The ignoble squabble which furnishes the motif for this novel by Henry James relates to the ownership of a collection of bric-a-brac and old furniture in an old Jacobean house in England, gradually collected by an elderly pair with one son. On the death of Mr. Gereth, Poynton, with all its belongings, becomes the property of this son, but to relinquish her cherished bibelots — especially to the heavy young Philistine whom the heir has selected as his wife — proves too much for the philosophy of Mrs. Gereth. First, she steals most of the valuables and transfers them to the small dower house assigned to her; then she intrigues to detach her son from his fiancé, and to make him care for another girl of her own selection with a kindred soul for old things. Then, supposing herself successful, she returns the spoil and dumps it down again in its former place, and so it goes on — Mrs. Gereth vibrating between cupidity and despair, her son between his two entanglements like the fabled ass, and young lady No. 2 betwixt hope and fear.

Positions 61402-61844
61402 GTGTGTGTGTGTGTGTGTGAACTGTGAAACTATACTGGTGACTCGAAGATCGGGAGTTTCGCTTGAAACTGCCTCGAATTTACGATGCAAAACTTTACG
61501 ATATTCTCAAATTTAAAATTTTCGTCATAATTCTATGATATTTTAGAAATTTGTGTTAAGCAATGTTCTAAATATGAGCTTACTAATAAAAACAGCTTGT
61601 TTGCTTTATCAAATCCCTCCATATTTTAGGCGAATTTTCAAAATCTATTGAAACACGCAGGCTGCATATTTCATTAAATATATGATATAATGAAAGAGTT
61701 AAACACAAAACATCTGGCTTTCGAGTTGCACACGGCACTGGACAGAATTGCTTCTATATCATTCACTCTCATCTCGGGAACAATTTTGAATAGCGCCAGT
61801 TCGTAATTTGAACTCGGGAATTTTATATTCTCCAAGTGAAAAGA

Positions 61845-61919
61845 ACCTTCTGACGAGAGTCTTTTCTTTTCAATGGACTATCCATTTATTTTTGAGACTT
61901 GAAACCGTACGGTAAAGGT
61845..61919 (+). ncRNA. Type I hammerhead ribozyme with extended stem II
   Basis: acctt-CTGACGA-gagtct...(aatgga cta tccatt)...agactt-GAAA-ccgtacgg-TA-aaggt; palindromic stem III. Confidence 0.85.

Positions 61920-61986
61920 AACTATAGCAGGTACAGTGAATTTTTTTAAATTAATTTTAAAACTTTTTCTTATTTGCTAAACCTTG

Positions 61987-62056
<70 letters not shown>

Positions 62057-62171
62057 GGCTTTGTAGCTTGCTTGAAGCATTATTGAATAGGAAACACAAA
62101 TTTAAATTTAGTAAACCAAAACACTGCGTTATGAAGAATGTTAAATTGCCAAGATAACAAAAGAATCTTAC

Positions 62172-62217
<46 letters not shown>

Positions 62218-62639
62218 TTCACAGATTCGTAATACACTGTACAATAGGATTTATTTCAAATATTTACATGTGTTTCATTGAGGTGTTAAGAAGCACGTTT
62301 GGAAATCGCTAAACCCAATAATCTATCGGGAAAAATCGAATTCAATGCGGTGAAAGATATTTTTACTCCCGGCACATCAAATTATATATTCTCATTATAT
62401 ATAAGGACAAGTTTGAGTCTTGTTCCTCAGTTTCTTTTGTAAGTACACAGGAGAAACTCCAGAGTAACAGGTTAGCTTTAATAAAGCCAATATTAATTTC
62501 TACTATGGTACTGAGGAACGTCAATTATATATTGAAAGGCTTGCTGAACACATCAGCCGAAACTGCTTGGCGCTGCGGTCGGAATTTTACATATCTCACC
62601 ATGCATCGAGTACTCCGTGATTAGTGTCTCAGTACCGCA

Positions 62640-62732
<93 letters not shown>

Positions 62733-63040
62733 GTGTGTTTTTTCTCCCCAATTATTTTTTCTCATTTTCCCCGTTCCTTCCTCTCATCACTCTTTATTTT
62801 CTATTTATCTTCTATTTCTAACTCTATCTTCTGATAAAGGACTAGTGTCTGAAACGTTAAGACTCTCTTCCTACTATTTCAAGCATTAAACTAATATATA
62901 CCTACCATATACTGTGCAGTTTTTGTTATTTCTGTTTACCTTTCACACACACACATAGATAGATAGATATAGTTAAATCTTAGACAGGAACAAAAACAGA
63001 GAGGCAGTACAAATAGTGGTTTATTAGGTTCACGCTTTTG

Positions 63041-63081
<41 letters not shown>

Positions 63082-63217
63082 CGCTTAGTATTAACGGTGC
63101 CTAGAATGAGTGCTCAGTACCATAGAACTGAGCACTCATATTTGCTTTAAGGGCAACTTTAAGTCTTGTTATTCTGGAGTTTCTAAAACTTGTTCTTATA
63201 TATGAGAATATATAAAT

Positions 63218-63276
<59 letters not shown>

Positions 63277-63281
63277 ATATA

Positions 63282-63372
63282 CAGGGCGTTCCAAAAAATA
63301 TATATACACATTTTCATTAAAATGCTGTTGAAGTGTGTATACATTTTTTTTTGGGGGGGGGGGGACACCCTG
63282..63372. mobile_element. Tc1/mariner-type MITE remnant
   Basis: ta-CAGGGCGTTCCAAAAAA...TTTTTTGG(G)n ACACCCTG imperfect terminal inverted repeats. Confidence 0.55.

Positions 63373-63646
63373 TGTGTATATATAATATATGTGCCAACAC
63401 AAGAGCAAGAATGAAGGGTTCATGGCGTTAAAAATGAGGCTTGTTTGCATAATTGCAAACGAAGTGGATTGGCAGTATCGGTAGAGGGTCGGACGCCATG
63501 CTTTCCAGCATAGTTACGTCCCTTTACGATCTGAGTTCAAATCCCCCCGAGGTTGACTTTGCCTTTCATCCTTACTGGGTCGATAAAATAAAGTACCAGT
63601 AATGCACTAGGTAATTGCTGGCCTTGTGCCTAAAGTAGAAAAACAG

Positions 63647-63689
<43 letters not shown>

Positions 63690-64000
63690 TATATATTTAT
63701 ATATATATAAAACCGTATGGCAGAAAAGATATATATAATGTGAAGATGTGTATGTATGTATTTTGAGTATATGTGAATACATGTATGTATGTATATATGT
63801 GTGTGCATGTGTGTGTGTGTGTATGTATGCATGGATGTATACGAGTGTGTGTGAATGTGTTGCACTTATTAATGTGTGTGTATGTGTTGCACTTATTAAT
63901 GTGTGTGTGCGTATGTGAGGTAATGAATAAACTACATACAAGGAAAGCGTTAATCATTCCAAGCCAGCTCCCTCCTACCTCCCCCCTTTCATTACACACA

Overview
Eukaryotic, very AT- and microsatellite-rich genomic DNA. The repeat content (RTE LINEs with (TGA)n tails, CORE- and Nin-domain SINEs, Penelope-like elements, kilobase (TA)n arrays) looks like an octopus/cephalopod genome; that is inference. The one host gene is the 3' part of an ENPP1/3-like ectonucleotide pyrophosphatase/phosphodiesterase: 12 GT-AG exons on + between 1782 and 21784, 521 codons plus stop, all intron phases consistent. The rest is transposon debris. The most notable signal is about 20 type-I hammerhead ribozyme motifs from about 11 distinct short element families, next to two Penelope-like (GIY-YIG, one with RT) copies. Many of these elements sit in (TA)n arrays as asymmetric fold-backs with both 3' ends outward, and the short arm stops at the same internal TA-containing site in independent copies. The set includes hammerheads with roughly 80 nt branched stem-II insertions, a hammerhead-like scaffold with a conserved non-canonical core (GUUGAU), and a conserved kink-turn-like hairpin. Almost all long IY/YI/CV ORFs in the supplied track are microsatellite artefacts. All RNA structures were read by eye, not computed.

anything nice at home, and whose only treasure was her subtle mind, to hear this genuine English lady, fresh and fair, young in the fifties, declare with gayety and conviction that she was herself the greatest Jew who had ever tracked a victim. Fleda, with her mother dead, hadn't so much even as a home, and her nearest chance of one was that there was some appearance her sister would become engaged to a curate whose eldest brother was supposed to have property and would perhaps allow him something. Her father paid some of her bills, but he didn't like her to live with him; and she had lately, in Paris, with several hundred other young women, spent a year in a studio, arming herself for the battle of life by a course with an impressionist painter. She was determined to work, but her impressions, or somebody's else, were as yet her only material. Mrs. Gereth had told her she liked her because she had an extraordinary flair; but under the circumstances a flair was a questionable boon: in the dr